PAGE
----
So, if I get all my gains on the front end, I may hit a wall before the end and end up with an overtraining syndrome. And that means I, I lose or I decline, or I get bored. Overtraining can be physical and mental. So the planning allows you to say, okay, first week, just introduction. So, I won't go through the whole thing, but there's an introductory or a startup, whatever you wanna call it. Intro-set week. Then after, for me, that's one week then for then on, we are in two-week rotations. Two-week rotations allow me to adjust and, adapt my program to various windows. So, it can be anything. So if I have high school or something, and I've got a 10-week deal, but I know right at the end of week six, spring break, everybody's gone.Coach Bob King (04:54):
I've already planned for that because I worked back. Week six, I'm gonna take and kind of ramp it up. And then week seven at spring break, we're on active recovery or we're off. And so that way I know what's coming by working at the end and I can make sure that when we come back, we pick up our pace almost right where we left off. So, these little details matter. So if you just look at a calendar and count the weeks, okay, good. Here we go. Now you gotta count for interruptions. You gotta count for anything that can come up, whether it's somebody that gets, you know, has an illness or sick, you've gotta account for those in your program design.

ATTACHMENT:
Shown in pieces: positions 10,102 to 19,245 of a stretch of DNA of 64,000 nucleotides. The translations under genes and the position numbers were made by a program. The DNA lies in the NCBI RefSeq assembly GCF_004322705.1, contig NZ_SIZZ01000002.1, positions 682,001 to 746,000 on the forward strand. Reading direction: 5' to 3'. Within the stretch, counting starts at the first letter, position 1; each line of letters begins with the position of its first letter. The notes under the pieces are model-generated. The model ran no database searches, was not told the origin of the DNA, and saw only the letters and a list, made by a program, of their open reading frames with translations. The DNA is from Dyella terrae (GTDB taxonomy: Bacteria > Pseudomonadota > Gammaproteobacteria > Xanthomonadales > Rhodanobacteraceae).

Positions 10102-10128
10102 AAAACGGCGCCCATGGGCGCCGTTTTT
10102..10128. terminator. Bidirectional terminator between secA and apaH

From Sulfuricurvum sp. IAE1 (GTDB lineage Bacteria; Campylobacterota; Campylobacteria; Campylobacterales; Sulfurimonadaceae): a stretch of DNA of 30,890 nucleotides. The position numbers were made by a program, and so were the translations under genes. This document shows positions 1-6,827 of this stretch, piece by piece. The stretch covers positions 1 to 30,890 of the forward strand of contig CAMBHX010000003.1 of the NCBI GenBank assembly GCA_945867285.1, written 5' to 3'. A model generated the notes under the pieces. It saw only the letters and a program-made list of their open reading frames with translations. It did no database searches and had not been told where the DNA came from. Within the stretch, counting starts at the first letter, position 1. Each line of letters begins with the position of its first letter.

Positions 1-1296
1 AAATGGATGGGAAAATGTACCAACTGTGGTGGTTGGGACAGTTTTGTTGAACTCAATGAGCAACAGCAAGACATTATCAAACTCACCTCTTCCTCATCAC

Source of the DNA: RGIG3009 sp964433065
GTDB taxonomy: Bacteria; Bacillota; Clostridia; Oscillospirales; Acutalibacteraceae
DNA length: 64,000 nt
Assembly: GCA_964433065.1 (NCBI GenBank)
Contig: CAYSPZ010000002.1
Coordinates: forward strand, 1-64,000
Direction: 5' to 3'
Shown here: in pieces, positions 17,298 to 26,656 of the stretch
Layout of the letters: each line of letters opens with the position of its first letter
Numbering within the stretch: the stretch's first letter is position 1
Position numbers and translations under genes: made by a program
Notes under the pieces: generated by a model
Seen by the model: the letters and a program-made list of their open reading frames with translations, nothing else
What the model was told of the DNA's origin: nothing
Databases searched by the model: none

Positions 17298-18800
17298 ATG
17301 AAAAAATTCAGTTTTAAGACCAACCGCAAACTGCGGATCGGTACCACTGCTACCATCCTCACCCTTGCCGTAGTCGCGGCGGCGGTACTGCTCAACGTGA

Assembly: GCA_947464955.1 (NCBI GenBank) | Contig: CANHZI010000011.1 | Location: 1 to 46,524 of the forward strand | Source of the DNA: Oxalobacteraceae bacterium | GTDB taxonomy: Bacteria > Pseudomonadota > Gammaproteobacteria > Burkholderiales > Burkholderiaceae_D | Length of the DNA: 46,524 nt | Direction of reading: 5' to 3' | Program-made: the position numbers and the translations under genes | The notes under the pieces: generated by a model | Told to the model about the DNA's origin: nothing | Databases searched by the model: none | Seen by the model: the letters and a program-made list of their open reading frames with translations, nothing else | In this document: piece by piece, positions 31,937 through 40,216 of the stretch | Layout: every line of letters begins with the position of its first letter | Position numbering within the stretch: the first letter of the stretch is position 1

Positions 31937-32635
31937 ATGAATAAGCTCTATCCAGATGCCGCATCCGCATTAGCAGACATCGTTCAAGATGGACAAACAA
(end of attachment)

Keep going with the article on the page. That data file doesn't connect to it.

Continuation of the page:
Everything is connected. We've said that many times before and to go with that is stress–it’s cumulative. Now understand this. If you're a, if you're a world champion or a state champion or something that too carries stress with it because you're obviously very excited and stress doesn't always mean a pounding bad kind of thing. It means, in many cases, just an energy drain. I'm stressed out from just, you know, shaking hands and talking to people and being you know, a champion, or I'm stressed out because man, we were terrible this year. I'm trying to rebuild and, it's just, I'm worn out. So stress is cumulative on all spectrums, physical, mental, emotional, all of that. So what that means is we account for that by, alright, let's take the pro. We have a very long season. We have a very long grind.Coach Bob King (07:03):